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conceive it does not. For when many sinners are equally guilty, it may suffice to punish a few only, for a warning to the rest : not because others do not deserve the like vengeance, but because God is willing to spare some, in order to bring them to repentance, if possible, by such terrible examples before their eyes : or if they take no warning, nor repent in time, the like judgments may overtake them also, even in this life ; or they are reserved for a much severer doom in a world to come. Thus does Almighty God, in his all-wise dispensations, temper his judgments and his mercies together. He does not cut off all, that, if possible, he may save some : he does not spare all, because none would then be brought to repentance; but wickedness would triumph uncontrolled, while no check is given to the most daring impieties.

But here, perhaps, you might ask, Why should such or such sinners be singled out for examples, rather than others, and refused the privilege of a longer time to repent in, if they were not greater and more grievous sinners than the rest? To which I answer :

First, Supposing them to have been all equally guilty, (which was indeed the supposition I have proceeded upon,) yet it might be necessary to cut off some, and some rather than all : and, in such a case, God might choose to single out such as he saw proper to animadvert upon, while his mercy is free to pass by others.

But further, it should be considered, that those who are spared, except they repent, are in a worse condition than those who have already suffered : their judgment is respited only, and deferred for a time, to fall the heavier at the last : so that though they have some favour shewn them, in being spared so long, they have the more to account for ; and, without repentance, will at length pay dear for their privilege.

But I must add, thirdly, that, supposing the offenders not to be equally guilty, yet God may, if he pleases, and very justly too, cut off the best first, and spare the worst, for two very plain reasons: one, because the best may sufficiently deserve it, and God may do as he pleases: the other, because that, if it were his constant method always to take vengeance upon the worst first, many would be thereby encouraged to go on in their sins, as long as they should imagine there were yet any men left alive more wicked than themselves. And now considering how apt most




are to judge favourably of themselves, and very hardly of others in comparison ; such a thought as that would be of very pernicious influence to many, would be a great encouragement to presumption, and a bar to amendment. Divine wisdom therefore has fixed no such certain rule as that of punishing the greatest offenders before others; but reserves to himself the liberty of taking vengeance upon offenders in general, whether more or less guilty. The result then of all is, that we cannot reasonably conclude, in any case whatever, that those who have suffered most were greater sinners than many others who have been spared.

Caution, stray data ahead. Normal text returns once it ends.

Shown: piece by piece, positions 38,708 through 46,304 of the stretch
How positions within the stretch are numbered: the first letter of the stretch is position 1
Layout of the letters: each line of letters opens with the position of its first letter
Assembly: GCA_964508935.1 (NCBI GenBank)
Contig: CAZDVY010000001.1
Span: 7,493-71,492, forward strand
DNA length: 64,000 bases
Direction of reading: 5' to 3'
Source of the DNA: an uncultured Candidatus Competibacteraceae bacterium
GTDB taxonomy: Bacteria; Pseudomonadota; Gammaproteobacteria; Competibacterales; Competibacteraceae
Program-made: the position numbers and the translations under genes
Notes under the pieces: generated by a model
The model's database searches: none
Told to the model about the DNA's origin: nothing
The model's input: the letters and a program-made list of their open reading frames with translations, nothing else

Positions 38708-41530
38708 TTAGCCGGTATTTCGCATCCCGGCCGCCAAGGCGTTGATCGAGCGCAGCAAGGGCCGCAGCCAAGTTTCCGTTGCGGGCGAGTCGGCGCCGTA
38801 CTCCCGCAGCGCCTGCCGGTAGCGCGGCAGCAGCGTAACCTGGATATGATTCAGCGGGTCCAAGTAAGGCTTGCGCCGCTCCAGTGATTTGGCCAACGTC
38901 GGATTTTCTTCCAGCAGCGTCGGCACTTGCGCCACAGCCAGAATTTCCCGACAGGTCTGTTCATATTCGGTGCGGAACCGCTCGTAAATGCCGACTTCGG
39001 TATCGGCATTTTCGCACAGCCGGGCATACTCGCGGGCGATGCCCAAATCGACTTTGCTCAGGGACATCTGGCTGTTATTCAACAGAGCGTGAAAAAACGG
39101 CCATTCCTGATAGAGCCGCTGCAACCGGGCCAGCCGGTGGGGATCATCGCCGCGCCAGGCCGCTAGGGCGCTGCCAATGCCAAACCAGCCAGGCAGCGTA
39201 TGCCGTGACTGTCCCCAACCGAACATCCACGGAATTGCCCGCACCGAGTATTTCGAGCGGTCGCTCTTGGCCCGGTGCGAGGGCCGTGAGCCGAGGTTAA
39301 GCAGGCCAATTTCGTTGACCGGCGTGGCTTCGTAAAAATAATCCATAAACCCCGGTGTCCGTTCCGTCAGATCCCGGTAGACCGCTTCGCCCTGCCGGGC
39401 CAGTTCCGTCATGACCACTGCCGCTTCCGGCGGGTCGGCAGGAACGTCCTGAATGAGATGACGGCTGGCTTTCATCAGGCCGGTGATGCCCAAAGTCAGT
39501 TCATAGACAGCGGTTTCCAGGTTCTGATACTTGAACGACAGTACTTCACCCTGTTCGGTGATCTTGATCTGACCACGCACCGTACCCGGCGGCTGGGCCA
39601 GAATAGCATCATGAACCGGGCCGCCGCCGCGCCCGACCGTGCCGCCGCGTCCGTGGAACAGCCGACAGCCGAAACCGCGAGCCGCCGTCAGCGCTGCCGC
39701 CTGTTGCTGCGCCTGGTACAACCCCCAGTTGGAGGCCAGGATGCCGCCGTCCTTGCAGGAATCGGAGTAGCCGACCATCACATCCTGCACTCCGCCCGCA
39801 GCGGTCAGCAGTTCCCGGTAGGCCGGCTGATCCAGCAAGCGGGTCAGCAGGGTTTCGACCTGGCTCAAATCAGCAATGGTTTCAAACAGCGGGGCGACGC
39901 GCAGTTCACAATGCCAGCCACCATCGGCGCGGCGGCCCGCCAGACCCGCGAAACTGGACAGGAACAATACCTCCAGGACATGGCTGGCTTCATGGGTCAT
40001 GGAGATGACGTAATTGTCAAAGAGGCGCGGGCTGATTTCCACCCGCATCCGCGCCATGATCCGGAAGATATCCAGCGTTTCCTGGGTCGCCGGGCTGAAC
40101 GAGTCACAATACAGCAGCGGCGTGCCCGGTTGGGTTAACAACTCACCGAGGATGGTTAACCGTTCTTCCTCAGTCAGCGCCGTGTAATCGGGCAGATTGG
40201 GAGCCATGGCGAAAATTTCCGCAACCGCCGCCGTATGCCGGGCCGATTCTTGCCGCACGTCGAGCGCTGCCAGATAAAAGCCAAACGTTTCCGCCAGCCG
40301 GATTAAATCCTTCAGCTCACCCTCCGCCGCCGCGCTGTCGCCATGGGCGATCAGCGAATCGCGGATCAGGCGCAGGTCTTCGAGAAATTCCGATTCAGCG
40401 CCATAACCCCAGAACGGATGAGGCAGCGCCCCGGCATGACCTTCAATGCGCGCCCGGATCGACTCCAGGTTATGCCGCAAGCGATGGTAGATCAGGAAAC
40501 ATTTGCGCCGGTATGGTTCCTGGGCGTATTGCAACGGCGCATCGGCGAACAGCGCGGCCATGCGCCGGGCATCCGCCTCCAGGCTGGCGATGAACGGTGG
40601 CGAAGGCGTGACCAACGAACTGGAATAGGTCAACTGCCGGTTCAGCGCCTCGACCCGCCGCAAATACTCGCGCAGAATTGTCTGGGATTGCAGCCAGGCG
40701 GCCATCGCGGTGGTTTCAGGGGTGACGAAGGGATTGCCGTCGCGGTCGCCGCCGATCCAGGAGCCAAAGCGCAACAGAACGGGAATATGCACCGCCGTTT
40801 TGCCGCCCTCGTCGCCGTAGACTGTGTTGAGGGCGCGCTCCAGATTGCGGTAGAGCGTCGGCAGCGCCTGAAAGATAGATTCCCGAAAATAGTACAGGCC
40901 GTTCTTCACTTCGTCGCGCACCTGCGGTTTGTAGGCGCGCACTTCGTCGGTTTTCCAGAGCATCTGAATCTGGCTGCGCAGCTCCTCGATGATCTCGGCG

The sum then of what I have been advancing upon the present argument is this: I have shewn that afflictions or calamities are often sent upon innocent and righteous men; and that therefore, in the general, there is no certain consequence to be drawn from greater sufferings to greater sins. I have further shewn, that when we are certain that the sufferers were or are wicked men ; yet, as their afflictions may be intended for their amendment, those very afflictions are an argument of their comparative innocency, and that they are not altogether so wicked or desperate as other sinners who are spared. I have further put the case, that their punishments are not intended for their amendment, but for their excision and utter destruction; and have shewn notwithstanding, that, even on that supposition, there will be no sufficient ground for believing or judging that they have been greater sinners than many others who have hitherto escaped. So that in all views, and upon all suppositions, it will be uncharitable and rash judging to condemn others as being sinners above all men, on account only of the sufferings they have run through in this world. It is a false rule of judging, which neither Scripture, nor reason, nor observation countenances ; but which ought to be corrected, or entirely laid aside for the iniquity there is in it, and because of the pernicious effects and influences flowing from it. For the very end and design which men have in judging so severely of others, is nothing else but to speak peace to themselves. They load the sufferers most unmercifully, only for fear of suspecting it should be their own turn to suffer next. They take all imaginable pains to distinguish themselves off, that they may have no concern in what befalls others, and may apprehend no danger to themselves from it. With these views they magnify the guilt of those that suffer to the utmost, and comfort themselves with flattering thoughts of their own comparative innocency. While they are thus minded, the judgments of God upon others they never apply to themselves : they throw them off as things foreign and of no concernment; looking upon them only as extraordinary occurrences to talk of, and to pass their verdict or their censure upon; and not as warnings sent from above, to call them off from their evil ways, and to lead them to repentance. Having seen what ill effects and abuses arise from this perverse humour of censuring the miserable, let us now proceed to the third and last particular, which is